Back To Basics: How to ease the return to work and school jitters for busy families.

“Our greatest strength lies in the gentleness and tenderness of the heart.” – Rumi.

We can forget in the unscheduled euphoria of ‘holiday mode’ during the summer, that returning to work and school is an emotional transition for the whole family. Perhaps we have been trying to ‘get organized’ to prepare ourselves for the work year ahead? The truth is your family’s focus will shift during this time. It’s typical to feel a mix of excitement and anxiousness as we all adjust to new routines. An awareness of our own feelings at this time, helps us to have compassion for and better assist our children as they experience these things too. The beginning of the school year is an excellent opportunity to help our children cope with changes, face new things and impart lasting messages that will help them in their lives.

Here are tips on emotionally supporting your child to ease back into the school year (so it isn’t so scary);

  • Lay-low time – It is typical for children to have some fear of the unknown and navigating all the fresh experiences the school year will entail. You may want to have some chilled, ‘lay-low’ time in the evenings to allow your children opportunities to come to you and talk, without time pressure.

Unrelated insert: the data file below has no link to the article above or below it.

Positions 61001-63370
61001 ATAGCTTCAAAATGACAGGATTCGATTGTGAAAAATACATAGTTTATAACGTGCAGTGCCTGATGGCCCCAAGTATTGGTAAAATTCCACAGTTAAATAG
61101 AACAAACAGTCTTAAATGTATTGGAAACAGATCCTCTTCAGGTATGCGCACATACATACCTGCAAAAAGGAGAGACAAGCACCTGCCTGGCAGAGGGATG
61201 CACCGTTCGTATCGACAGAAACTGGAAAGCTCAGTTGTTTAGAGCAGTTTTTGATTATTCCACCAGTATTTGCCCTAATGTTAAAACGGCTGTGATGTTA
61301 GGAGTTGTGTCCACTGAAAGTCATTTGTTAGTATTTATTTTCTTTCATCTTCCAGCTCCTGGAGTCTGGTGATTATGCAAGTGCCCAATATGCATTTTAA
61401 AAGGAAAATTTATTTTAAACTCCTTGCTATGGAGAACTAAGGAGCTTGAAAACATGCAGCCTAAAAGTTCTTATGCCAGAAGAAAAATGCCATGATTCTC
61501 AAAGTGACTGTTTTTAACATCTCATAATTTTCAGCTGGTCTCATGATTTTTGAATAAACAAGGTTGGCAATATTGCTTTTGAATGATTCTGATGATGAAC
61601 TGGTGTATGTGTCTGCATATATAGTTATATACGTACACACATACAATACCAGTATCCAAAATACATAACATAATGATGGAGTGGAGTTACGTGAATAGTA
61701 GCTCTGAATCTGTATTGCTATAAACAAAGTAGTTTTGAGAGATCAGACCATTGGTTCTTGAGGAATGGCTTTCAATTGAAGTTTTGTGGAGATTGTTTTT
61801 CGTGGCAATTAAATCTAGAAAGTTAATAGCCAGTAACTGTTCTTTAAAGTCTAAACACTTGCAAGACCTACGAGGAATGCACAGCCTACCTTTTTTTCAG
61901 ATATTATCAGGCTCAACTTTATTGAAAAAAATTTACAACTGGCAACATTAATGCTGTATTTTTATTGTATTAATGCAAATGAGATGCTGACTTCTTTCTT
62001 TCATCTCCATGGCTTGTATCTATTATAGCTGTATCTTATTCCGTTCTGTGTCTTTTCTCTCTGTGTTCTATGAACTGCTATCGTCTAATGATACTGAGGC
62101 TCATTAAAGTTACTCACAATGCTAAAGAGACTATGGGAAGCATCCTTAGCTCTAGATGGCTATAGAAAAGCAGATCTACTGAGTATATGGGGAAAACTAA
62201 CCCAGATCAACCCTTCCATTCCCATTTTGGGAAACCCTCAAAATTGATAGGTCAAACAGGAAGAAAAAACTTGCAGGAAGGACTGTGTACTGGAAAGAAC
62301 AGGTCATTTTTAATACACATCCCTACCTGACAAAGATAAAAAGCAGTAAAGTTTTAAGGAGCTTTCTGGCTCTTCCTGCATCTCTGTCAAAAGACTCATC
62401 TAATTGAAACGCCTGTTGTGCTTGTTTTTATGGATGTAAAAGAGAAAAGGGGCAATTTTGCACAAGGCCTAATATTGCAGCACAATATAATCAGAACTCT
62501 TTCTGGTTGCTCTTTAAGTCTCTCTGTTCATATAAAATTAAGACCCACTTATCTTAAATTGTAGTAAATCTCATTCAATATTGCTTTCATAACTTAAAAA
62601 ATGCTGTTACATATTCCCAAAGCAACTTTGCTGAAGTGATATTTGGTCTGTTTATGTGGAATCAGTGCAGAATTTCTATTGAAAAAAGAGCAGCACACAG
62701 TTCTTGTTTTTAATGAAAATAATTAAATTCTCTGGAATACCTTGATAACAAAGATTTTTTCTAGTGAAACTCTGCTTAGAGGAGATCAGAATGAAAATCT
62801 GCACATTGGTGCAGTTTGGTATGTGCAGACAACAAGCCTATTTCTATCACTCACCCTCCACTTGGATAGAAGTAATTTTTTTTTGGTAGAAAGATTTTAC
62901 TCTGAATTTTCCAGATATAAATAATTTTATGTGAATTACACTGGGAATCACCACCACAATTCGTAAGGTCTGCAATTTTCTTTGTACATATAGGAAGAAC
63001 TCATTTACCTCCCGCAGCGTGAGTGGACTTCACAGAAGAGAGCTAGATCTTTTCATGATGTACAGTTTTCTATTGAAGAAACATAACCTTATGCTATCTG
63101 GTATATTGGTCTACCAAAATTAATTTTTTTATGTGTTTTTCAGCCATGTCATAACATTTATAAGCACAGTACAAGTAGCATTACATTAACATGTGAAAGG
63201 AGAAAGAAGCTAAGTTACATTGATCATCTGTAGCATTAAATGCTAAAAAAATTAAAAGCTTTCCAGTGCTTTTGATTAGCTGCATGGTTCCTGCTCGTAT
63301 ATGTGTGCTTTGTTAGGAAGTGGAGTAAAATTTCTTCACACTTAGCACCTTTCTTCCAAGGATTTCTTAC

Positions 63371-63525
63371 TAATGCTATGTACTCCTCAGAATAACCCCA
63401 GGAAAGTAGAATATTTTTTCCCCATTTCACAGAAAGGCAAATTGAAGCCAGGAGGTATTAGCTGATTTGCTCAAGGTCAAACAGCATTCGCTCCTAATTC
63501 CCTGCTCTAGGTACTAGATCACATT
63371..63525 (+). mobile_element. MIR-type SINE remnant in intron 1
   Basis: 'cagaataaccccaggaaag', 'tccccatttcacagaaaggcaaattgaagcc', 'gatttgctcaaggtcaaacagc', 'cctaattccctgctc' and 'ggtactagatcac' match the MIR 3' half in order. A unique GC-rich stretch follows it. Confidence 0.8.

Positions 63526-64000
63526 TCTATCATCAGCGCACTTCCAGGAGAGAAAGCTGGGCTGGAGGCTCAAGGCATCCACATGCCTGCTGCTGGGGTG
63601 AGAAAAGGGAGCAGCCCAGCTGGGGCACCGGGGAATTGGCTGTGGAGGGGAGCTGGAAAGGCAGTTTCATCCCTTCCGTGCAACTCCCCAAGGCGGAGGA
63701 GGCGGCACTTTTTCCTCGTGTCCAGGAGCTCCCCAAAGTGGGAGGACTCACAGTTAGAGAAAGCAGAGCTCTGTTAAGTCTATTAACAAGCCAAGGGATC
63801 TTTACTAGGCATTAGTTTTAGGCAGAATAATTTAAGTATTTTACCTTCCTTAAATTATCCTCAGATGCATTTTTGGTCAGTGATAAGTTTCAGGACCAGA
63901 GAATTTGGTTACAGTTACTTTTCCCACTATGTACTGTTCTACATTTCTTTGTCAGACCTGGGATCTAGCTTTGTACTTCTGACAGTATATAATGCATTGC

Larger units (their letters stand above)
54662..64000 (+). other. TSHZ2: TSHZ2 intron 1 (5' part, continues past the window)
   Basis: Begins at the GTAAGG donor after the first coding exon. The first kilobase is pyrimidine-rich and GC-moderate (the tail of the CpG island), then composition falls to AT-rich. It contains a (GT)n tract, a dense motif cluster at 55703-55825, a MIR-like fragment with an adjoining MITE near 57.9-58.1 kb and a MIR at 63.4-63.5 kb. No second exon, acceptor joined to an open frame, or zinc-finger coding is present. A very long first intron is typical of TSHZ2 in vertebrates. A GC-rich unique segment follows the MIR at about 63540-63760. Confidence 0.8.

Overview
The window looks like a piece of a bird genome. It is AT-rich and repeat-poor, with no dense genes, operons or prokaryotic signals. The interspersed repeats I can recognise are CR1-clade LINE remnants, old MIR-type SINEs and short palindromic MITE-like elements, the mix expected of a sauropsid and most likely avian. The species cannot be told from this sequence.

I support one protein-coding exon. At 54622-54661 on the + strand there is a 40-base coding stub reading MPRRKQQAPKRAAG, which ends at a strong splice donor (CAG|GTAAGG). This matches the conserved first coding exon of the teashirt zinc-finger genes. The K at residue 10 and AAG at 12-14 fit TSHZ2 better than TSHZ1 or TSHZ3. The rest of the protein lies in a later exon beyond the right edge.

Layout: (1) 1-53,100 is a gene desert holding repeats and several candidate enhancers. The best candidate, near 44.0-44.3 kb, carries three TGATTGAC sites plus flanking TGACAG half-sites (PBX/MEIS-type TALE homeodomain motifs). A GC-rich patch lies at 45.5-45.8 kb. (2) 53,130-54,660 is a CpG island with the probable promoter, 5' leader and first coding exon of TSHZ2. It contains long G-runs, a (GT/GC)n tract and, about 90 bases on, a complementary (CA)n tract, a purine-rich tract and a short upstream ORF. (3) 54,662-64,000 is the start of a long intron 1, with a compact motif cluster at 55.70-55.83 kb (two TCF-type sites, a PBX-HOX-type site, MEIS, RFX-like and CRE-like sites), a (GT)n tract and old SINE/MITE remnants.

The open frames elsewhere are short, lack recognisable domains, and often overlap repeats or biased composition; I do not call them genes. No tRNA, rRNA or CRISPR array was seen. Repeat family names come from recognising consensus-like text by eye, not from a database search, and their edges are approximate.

• Thoughtful, open ended questions – If they don’t readily come to you, engaging in an ongoing, relaxed conversation with your children about aspects of the year ahead may help. Ask curious questions, in a playful, non-judgmental manner, which may get them to share more with you. Anticipate some possible stressors, ask them what are they looking forward to most and what kinds of things they are most worried about?
  • Support and strengthen – Whatever the issues, a child knowing that their parents will brainstorm solutions with them, as well as love and support them no matter what, greatly assists them to positively cope with stress. Validate their feelings, empathize and normalize them if appropriate, while also remembering to stay calm. Magnify their strengths where possible, use past examples of their demonstration of courage and let them know you have faith in their ability.

If you suspect more may be going on for your child, there are professional support staff that can help. Tame those back to work/school jitters, by acknowledging as well as celebrating when each of us overcome challenges and show resilience as the coming weeks unfold. All the best in the school year!

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